National chamber representatives visit Albany

Photo by Laura Williams

Photo by Laura Williams

ALBANY, Ga. -- The Albany Area Chamber of Commerce hosted two national chamber representatives at the Albany Welcome Center Wednesday as part of an all-day speaking engagement aimed at educating some of their counterparts in the Southeastern United States.

In a nutshell, the idea was to allow regional chamber officials to exchange ideas on how to do business.

"We are here to share opportunities with each other, focus on trends and how to help each other," said Chamber President/CEO Catherine Glover. "We have to capitalize on ideas other chambers bring.

"The business community pays our salary. If we can't be a knowledge base, we are not doing our jobs."

Mick Fleming is the president and CEO of American Chamber of Commerce Executives, a position that allows him to serve 1,500 chambers of commerce and related organizations.

His spoke on "Trends and Patterns in the Chamber World."

Fleming's first point centered on a chamber's role in the community. "You get to sit in this place between the community, government agencies and businesses," he said.

Some of the challenges facing chambers today include budgeting, corporate-civic models, polarization, turning business needs into chamber stability and making a community attractive.

In terms of membership retention, there have been streaks of activity in recent years, while renewals have eroded, Fleming said. Even so, circumstances can vary depending on the community.

"We've got places where there is no connection between what's going on with the economy and chamber membership," Fleming said. "There may not be much logic behind it."

There is often a big difference between involvement and investment among chamber members, Fleming explained. "A lot of people want to get something done through the chamber, and some want to get something done by the chamber," he said.

Customers, members and community investors are the three types of people you will find connected to the chamber through a membership, said Fleming. "All these folks care about different things," he said. "The people that pay you the most care the least about what you have in the can."

In terms of economic development, it has been shown that site selectors are leaning more toward smaller cities these days. "Some (site selectors) think: we've got expansion of high-speed Internet, so we can do businesses anywhere," Fleming said.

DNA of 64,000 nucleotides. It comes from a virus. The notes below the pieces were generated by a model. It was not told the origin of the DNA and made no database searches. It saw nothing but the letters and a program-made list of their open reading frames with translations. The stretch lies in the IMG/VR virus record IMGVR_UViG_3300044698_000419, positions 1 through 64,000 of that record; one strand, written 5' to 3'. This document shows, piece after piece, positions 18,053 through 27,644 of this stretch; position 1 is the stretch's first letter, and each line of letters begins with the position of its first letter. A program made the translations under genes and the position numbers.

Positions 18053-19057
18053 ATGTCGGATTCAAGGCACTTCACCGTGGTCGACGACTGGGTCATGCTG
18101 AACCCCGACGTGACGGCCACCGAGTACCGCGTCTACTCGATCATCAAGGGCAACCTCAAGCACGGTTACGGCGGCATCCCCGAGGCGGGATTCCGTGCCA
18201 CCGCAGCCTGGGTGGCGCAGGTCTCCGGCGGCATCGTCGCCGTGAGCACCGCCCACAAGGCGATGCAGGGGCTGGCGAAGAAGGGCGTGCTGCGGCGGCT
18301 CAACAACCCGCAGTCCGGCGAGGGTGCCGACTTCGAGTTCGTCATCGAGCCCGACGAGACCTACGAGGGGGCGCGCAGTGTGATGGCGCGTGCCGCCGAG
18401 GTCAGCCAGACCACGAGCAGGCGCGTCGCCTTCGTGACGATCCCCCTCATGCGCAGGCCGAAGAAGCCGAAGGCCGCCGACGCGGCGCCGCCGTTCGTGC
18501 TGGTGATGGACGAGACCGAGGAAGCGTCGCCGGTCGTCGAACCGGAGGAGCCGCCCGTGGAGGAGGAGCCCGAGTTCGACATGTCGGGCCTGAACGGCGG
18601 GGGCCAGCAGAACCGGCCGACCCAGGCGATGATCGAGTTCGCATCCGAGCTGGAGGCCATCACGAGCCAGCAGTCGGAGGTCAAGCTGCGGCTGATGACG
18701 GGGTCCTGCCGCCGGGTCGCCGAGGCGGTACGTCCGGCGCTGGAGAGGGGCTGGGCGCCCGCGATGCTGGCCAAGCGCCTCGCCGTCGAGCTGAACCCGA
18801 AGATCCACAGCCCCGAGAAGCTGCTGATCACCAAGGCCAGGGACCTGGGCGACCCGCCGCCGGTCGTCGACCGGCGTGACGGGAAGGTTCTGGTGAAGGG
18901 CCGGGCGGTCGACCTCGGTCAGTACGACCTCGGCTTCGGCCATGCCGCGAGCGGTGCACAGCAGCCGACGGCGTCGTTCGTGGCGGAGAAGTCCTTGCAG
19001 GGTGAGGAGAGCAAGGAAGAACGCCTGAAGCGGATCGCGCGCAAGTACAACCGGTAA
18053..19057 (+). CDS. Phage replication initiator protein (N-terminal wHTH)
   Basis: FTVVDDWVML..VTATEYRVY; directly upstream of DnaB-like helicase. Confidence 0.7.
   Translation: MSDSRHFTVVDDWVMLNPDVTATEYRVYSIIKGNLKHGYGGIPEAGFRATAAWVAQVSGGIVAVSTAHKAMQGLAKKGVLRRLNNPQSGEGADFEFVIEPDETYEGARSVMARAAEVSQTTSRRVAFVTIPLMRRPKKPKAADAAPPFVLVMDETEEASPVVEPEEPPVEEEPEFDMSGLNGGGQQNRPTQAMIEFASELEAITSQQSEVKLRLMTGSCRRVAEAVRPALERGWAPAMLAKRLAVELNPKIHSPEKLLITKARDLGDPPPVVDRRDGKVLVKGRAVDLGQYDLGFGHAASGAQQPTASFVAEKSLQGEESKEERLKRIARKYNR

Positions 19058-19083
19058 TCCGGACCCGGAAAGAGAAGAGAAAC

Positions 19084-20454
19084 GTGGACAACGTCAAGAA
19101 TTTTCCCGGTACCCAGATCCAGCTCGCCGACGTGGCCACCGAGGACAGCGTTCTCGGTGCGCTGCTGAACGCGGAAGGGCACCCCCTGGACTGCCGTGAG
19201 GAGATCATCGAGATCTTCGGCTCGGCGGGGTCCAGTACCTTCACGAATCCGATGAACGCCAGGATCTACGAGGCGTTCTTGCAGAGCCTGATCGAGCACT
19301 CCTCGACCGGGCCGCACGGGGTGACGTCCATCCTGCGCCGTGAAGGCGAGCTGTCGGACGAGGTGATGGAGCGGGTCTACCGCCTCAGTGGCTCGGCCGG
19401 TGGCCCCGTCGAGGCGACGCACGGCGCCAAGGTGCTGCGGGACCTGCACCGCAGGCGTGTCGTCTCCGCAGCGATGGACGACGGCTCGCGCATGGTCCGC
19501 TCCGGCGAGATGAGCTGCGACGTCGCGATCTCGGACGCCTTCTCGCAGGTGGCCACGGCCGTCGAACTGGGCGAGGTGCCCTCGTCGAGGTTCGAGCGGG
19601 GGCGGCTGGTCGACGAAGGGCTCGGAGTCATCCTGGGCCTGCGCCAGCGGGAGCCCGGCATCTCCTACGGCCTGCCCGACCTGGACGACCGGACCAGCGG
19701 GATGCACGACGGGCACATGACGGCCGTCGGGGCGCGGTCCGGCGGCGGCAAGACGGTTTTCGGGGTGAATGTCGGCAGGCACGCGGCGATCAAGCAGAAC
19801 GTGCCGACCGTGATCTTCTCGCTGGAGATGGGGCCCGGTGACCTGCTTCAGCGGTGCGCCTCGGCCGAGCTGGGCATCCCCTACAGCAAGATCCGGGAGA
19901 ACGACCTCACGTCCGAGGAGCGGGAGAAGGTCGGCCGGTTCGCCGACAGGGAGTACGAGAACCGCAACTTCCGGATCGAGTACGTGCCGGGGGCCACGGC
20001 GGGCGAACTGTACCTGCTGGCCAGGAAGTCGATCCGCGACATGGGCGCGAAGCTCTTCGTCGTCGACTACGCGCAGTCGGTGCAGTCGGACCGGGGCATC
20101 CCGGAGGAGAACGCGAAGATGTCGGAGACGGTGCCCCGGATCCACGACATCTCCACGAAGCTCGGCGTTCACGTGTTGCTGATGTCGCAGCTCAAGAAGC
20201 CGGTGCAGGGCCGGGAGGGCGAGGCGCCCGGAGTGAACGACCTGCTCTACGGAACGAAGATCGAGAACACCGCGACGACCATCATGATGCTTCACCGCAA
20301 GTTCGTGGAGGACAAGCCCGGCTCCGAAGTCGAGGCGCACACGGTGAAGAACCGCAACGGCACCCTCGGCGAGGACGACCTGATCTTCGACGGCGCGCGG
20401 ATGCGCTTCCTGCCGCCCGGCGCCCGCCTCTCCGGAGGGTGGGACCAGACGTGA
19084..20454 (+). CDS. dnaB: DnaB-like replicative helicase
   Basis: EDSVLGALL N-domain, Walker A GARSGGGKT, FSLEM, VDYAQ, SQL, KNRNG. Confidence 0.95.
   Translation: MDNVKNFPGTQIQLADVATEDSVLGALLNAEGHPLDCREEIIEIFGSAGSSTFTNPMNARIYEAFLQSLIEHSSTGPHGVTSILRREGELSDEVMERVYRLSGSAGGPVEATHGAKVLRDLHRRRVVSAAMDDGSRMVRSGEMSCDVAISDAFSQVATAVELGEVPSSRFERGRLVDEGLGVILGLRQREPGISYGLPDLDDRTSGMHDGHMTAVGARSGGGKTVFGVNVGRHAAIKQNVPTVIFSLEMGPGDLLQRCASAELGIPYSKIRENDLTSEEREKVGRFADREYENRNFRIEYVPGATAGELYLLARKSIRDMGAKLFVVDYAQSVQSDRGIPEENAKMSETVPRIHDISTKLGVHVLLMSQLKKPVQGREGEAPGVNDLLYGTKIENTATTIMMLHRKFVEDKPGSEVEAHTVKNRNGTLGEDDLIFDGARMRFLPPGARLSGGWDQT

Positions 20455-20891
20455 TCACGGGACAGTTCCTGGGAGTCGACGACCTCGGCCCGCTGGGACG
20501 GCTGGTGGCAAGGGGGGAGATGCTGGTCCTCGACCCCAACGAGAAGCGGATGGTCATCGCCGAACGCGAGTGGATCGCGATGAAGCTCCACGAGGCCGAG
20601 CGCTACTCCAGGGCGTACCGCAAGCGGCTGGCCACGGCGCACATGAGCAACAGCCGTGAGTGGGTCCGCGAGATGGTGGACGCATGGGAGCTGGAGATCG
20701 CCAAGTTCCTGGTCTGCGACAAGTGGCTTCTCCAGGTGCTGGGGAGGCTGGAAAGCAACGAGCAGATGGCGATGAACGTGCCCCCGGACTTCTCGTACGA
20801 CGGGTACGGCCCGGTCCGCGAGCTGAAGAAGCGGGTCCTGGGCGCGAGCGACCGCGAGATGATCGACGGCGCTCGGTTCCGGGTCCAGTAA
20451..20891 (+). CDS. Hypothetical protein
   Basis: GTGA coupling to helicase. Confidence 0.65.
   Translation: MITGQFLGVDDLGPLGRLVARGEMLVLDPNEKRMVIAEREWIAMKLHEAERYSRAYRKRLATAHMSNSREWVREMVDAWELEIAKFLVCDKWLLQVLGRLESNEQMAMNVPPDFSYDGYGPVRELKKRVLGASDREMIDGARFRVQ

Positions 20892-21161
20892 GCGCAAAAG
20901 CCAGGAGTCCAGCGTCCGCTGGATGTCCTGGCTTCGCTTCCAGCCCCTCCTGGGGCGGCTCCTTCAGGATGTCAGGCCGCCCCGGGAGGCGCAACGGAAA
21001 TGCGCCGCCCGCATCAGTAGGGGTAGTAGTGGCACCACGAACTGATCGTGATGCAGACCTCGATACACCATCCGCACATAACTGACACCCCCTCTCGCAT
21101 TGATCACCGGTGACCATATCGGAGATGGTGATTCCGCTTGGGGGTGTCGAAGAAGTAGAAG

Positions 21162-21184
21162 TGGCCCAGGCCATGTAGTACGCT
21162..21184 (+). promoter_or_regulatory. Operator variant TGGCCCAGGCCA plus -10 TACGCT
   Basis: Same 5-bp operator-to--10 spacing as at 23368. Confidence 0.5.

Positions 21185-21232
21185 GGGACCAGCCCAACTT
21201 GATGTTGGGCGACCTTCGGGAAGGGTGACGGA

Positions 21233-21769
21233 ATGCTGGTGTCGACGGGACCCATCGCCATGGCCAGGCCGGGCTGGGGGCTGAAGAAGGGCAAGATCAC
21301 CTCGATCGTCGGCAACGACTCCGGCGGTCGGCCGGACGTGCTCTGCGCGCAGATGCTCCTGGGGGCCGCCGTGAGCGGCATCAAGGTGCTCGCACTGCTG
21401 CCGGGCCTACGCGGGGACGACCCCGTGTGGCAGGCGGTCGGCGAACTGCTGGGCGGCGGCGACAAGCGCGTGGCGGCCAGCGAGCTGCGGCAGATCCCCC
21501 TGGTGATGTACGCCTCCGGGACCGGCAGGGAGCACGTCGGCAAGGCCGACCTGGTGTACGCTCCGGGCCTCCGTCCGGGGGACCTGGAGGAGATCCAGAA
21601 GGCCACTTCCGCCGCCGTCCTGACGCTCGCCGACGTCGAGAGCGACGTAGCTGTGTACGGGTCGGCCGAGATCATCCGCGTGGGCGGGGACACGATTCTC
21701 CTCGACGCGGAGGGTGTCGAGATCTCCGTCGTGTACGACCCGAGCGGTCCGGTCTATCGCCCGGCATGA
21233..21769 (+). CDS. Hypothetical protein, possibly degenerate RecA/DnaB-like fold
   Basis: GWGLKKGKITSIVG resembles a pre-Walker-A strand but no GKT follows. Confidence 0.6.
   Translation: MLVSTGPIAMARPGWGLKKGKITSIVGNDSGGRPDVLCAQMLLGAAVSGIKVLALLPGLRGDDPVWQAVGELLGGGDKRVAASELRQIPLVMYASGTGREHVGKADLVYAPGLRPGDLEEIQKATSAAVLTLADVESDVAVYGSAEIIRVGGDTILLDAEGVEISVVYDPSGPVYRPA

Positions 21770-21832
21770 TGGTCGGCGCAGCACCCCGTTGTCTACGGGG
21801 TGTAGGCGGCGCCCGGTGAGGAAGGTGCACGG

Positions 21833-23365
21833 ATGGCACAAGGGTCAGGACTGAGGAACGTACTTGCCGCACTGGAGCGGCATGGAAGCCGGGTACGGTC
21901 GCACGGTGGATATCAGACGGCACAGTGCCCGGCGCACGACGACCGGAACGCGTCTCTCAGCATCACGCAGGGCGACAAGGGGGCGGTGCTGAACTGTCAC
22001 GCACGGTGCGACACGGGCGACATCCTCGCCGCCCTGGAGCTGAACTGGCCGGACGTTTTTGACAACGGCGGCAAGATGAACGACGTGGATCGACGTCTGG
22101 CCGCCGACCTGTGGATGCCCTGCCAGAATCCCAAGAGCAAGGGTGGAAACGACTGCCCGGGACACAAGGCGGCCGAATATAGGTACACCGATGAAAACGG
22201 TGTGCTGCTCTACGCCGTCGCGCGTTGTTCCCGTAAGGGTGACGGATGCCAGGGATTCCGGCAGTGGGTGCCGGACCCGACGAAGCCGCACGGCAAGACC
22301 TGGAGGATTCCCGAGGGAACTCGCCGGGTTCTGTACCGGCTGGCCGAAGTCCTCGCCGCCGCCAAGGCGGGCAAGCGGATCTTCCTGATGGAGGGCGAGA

There is also more of an appeal now for facilities that are environmentally friendly. "If someone wants to build a green building, they can get money from just about anybody," Fleming said.

Fleming also encourages chamber representatives to utilize their area media outlets. "There are so many (options) to choose from," he said. "Everything is splintered in the media market. Our role is to be the filter and select what people really need to see."

Results from a recent study presented by Fleming on Wednesday indicated that 59 percent of people think a chamber membership is a good way to show people what a company is about. For small businesses, it was found that consumers were 63 percent more likely to buy goods and services from a firm with a chamber membership.

Moore Hallmark is the Southeast regional director for the U.S. Chamber of Commerce. He represents eight states in this capacity.

His lecture to officials Wednesday revolved around how a chamber can get involved in governmental affairs. "This is becoming increasingly important," Hallmark said in his presentation. "Policy positions completely affect your memberships.

"Every level of policy making affects your memberships."

One of the points he argued was that elected officials need to hear from the chamber representatives within their constituencies. Hallmark also addressed the myth that chambers are not political.

"People are partisan, issues are not," he said. "You don't have to make it personal, it just has to be issue-oriented."

There is the possibility of a chamber losing a few members as a result of them speaking out, but getting involved in the issues will make things better in the long-run, explained Hallmark.

"You might lose a member or two, but you will gain more members," he said. "You can encourage members to get more engaged."

Based on Hallmark's presentation, the four steps to building a successful program by a governmental affairs standpoint it to identify the issues, spread the word, mobilize the appropriate parties and follow-up on the issue.

Roughly 30 chamber officials from Southwest Georgia, northeastern Florida and southeastern Alabama were present Wednesday. Cordele-Crisp Chamber of Commerce President Monica Simmons and Glover served as coordinators for the event.

"We were asked to hold a meeting to update other chambers and get them involved," Simmons said. "Like most everything done these days, the state wants this to be a regional effort. When a major issue comes up and we can rally with us working together, it makes a statement about Southwest Georgia.

"If we are working together we can get more attention to this area of the state."